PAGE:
In a speech to the U. S. House of Representatives in 1866, Ross remarked that he supported President Johnson's veto of the Freedmen's Bureau, a veto, overturned by Congress. Ross contended that the bureau discriminated against white citizens who might need government assistance following the war, he expressed continuing regret that the views of Senators Crittenden and Douglas advocating compromise had not prevailed during the runup to the Civil War. In an address to the House in early 1868, Ross argued against H. R. Bill No. 439, additional and supplemental to "An act to provide for the more efficient Government of the Rebel States", the title of the initial legislation of the Reconstruction Act
Fulton County, Illinois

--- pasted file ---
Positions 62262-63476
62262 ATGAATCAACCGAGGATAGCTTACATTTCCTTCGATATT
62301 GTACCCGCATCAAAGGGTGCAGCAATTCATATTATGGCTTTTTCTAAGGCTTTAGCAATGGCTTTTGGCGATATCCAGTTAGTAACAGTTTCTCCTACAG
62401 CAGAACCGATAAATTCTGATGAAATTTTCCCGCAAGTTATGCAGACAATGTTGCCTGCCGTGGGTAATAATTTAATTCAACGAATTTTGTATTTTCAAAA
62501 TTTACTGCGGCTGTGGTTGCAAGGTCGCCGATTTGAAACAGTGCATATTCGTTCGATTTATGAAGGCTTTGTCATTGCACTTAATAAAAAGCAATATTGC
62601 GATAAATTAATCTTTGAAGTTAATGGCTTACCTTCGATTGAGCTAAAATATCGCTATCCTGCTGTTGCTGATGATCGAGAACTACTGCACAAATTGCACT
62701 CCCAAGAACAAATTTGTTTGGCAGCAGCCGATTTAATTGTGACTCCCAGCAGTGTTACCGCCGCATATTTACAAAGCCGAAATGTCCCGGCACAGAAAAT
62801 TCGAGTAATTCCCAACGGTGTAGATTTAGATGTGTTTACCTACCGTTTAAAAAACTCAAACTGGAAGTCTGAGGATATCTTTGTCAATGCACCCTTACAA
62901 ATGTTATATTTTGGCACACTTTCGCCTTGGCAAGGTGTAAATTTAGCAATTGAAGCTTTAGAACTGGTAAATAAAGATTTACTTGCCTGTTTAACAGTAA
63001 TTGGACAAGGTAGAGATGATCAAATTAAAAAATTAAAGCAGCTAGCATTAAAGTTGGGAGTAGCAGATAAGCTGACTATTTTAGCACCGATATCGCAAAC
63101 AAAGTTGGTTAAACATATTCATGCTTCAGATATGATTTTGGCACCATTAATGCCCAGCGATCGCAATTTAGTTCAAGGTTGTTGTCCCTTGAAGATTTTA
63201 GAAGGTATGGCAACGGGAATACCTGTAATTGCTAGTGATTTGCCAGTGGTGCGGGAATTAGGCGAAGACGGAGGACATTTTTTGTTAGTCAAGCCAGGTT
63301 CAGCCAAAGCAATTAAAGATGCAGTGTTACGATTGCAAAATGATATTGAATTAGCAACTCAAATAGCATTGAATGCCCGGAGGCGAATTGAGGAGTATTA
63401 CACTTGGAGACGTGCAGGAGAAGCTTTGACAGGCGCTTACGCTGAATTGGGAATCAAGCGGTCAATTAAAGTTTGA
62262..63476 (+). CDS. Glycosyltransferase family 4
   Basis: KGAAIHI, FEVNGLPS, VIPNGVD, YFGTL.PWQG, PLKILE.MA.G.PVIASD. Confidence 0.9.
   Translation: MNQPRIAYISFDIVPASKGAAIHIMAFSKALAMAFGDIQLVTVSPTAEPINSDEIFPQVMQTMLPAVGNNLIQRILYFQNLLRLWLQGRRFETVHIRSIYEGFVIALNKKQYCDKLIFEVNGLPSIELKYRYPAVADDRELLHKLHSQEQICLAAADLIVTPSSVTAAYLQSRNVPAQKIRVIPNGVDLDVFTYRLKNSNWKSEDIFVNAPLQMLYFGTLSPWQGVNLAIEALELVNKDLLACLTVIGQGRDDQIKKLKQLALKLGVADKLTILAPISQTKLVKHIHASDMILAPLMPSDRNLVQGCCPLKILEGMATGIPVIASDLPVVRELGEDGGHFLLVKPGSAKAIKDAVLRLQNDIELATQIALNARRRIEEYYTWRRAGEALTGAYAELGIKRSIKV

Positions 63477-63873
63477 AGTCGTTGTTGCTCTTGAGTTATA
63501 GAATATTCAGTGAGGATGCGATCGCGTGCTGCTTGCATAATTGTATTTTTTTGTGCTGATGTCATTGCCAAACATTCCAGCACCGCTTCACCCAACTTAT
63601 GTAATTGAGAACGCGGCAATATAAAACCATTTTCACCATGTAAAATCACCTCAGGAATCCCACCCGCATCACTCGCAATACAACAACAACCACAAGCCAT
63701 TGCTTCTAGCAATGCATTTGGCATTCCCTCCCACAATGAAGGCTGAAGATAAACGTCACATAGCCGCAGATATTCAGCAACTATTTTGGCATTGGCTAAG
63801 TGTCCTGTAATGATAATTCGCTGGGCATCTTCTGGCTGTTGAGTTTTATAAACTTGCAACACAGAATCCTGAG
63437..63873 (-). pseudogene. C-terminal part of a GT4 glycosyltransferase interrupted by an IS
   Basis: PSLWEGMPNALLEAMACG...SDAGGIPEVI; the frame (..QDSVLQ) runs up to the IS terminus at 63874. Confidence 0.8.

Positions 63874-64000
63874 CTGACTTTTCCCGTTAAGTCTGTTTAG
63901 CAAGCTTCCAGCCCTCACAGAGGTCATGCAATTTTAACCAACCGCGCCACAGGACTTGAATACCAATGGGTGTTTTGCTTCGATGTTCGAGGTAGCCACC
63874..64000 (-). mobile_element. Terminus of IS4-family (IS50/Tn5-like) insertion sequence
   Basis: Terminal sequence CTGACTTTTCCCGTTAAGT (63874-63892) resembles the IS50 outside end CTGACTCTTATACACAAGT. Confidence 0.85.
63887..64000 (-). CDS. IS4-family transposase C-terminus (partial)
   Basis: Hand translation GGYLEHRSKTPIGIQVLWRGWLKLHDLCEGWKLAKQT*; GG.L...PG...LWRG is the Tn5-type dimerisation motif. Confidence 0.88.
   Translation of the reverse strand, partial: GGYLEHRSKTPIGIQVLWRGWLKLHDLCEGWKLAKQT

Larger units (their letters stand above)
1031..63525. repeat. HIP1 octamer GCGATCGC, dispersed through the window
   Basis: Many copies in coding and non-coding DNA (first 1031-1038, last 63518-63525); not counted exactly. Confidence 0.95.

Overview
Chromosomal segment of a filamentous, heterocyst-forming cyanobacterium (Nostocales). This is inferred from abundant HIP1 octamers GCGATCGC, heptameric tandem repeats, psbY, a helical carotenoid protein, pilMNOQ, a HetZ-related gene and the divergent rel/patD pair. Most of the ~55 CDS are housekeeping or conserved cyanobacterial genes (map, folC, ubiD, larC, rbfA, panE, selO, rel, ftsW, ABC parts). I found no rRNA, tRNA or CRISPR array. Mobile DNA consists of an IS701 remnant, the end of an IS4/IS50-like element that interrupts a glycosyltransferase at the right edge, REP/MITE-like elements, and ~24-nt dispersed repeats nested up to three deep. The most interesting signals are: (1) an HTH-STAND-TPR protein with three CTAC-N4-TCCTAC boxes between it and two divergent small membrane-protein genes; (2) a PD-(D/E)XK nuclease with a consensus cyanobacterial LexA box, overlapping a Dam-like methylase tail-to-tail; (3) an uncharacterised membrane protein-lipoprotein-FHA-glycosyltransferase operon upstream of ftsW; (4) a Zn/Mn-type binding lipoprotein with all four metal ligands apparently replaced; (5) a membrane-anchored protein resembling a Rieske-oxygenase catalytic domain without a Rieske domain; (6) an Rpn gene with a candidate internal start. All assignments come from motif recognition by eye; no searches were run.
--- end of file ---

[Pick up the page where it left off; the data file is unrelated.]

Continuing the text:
Fulton County is a county in the U. S. state of Illinois. According to the 2010 census, it had a population of 37,069, its county seat is Lewistown, the largest city is Canton. Fulton County comprises the Canton, IL Micropolitan Statistical Area, part of the Peoria-Canton, IL Combined Statistical Area. Jason Strandberg is the Chairman of the Fulton County Board. Mike Hays was the County Administrator; the current Miss Fulton County is Ashley Barclay of Lewistown, IL. Fulton County was organized in 1823 from Pike County, it is named for developer of the first commercially successful steamboat. American poet/writer Edgar Lee Masters lived in Fulton County during the 1890s. Fulton County was home to Camp Ellis during World War II; the county is known for the annual Spoon River Scenic Drive which occurs the first 2 weekends in October. This has been a tradition since 1968 and attracts thousands of participants from all over the country. Fulton County is home to the Ogden-Fettie Site, a significant site for Havana Hopewell Native culture.